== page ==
Additional radios were purchased and loaned to patients until HRR purchased a bulk supply of “target tuners”. These radios were tuned to a single station and were therefore incapable of receiving any other English broadcast.
The Committee regularly spent some of its reserves on acquiring new replacement supplies of batteries and headphones and solving the incompatibility problem of mono tuner and stereo headphones with wiring modifications and adapters.

The induction loop aerials were de-energised in July 2005, when in-patients had transferred from Battle Hospital to the new Battle block at the Royal Berkshire Hospital.


1993 – Visually Impaired
Since we had a team of football commentators providing what was at the time, the only full commentary of Reading FC’s home games, we thought we could extend our services to the blind and partially sighted community. With the co-operation of Reading Football Club, six pairs of headphones were permanently wired to our transmission signal and from November 1993 onwards partially sighted and blind football supporters (both home and away) were able to the full 90-minute commentary, a service which continued after the club’s move to the new Madejski Stadium in South Reading.


2000 – A New Century
With a modern thinking committee, the station is never far behind current technology. Computers are playing an increasing role in the production facilities of HRR. The humble library computer (an ageing 286 model) has been accompanied by a digital record/playback jingle machine (486 based). The newer PC is capable of playing wav files from the network computer straight to the bedside at the touch of a button!
In 2005 we invested in a brand new studio comprising the usual mixers and players together with pentium computer that enabled a presenter to orchestrate a programme at the drag of a mouse.


2006 – A New Hospital
2006 saw the equipment up and running in our new studio at the Royal Berkshire Hospital. Our grateful thanks go to the RBH NHS Trust for providing us with our new premises, from where we began a new chapter in the history of Hospital Radio Reading.
Our Golden anniversary in September 2007 saw HRR inaugurate more new computer-based technology which meant the station is now on air 24 hours per day. In addition to our live programmes from 7pm-10pm on weekday evenings, 10am-10pm on Saturdays and 8am-10pm on Sundays (subject to the availability of our volunteer presenters), at other times patients can hear an automated service playing a unique mixture of pre-recorded specialist programmes, music and useful information as well as regular news bulletins.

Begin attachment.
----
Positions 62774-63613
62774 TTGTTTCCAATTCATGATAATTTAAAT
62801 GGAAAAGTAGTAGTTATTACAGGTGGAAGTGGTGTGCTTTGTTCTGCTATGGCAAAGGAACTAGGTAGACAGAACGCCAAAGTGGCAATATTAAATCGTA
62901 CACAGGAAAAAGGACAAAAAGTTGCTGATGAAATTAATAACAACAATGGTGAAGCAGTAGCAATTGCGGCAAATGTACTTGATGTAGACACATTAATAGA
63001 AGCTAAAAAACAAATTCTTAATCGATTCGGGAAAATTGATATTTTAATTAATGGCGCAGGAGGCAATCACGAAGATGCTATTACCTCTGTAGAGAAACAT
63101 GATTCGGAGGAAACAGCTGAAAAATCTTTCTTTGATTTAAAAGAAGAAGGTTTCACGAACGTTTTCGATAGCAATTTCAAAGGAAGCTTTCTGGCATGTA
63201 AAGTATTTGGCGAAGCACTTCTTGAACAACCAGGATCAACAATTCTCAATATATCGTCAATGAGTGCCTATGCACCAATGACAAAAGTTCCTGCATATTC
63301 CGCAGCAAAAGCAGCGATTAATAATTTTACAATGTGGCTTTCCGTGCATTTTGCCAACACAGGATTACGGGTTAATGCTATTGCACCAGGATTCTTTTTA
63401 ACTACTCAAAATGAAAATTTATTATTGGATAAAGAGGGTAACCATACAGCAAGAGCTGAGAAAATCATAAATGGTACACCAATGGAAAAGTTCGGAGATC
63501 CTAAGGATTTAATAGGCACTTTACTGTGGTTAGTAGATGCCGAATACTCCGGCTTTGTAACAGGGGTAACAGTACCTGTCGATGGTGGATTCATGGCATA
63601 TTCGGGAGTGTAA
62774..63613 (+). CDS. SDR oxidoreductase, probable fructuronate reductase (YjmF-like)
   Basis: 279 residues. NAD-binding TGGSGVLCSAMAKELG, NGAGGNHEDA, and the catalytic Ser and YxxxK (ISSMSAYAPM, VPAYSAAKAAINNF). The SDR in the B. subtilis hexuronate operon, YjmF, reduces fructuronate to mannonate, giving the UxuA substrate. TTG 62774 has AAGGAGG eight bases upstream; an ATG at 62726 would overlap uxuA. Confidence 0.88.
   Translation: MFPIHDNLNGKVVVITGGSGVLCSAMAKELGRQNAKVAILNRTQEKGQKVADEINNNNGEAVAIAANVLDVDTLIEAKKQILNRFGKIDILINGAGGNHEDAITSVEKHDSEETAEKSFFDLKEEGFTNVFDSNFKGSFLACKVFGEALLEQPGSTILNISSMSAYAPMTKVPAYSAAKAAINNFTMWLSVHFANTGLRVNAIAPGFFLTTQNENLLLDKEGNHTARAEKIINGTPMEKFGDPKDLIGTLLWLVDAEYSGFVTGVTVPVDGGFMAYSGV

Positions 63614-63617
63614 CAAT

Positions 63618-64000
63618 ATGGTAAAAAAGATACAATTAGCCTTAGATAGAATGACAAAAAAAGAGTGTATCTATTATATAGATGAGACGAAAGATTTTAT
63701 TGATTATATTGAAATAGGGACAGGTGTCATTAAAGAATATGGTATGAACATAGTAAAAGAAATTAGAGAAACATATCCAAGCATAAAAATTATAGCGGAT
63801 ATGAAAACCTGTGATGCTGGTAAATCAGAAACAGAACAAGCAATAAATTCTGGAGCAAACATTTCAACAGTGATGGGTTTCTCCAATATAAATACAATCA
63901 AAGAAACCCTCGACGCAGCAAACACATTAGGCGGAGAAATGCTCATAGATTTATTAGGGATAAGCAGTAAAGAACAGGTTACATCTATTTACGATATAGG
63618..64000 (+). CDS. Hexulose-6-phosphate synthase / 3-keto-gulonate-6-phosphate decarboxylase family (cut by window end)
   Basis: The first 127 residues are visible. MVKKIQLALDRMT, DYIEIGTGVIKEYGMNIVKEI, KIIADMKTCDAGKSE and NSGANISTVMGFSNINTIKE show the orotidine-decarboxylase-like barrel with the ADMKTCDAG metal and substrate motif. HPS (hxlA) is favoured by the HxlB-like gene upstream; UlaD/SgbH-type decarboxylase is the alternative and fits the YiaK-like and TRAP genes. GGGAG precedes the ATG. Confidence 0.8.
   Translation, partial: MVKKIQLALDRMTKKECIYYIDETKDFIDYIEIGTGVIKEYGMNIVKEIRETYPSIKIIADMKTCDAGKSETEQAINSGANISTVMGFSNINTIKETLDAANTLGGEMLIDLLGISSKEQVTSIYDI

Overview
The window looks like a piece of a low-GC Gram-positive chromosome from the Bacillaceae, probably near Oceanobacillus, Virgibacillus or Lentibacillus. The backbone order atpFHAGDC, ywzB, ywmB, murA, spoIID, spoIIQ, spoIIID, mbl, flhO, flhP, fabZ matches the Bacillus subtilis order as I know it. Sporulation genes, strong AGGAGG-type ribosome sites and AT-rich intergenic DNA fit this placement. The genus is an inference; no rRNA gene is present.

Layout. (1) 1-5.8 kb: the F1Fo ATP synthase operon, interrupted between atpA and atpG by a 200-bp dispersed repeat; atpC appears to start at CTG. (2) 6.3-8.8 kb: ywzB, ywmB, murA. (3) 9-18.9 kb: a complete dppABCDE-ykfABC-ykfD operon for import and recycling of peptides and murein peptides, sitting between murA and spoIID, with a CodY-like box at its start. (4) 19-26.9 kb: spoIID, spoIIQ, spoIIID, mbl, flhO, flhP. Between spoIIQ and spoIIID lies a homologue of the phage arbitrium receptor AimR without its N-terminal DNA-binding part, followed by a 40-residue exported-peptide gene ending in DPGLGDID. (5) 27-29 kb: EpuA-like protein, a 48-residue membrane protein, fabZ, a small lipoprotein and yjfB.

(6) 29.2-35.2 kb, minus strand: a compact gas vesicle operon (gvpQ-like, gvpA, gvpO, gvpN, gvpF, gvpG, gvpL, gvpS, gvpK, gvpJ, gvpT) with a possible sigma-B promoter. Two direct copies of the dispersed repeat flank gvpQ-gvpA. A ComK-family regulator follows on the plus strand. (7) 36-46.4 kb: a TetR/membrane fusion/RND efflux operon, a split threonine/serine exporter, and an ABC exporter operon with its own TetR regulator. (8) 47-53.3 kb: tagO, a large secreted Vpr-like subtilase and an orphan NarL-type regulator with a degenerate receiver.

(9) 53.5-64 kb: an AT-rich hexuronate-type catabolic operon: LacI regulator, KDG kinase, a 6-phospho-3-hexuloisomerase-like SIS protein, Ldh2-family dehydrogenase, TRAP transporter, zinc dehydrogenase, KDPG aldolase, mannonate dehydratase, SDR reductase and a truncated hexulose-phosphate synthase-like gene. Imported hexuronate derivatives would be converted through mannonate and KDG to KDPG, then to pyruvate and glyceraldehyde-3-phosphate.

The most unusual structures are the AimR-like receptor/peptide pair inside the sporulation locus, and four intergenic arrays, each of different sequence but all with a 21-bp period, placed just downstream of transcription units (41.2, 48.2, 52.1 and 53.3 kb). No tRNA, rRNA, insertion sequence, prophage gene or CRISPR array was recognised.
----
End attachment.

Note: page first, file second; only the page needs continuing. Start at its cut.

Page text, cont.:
In the summer of 2013 Hospital Radio Reading took two further steps forward.

Firstly, we are indebted to the League of Friends of the Royal Berkshire Hospital who generously purchased on our behalf a Comrex outside broadcast unit which enables us to send a professional standard signal down any telephone line and has greatly enhanced the technical quality of our football commentaries, as well as enabling us to report from events such as the annual League of Friends Hospital fete, bringing all the fun of the fair across town to the patients’ bedsides.

Secondly,  the introduction of internet streaming means that HRR’s programmes are no longer confined to the hospital but can be also be heard in the outside world via our website www.hrreading.org.uk  This innovation means that now patients can not only enjoy listening to their record requests but can also share that special moment with their relatives and friends back home – and, indeed, continue to enjoy listening to hospital radio at home once discharged, should they wish.

 

With many more radio and TV channels available than ever before, we at HRR are proud of the fact that we provide the only entertainment service designed exclusively for the patients …


Les Warth, Robin Twiney & Gerard Rocks

 

 

 

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About HRR

Hospital Radio Reading (HRR) is the hospital radio station which broadcasts to the patients at the Royal Berkshire Hospital in Reading via the Hospedia Entertainment system and online via this website.

Registered Charity Number: 244974

Reading Hospital Broadcasting Service.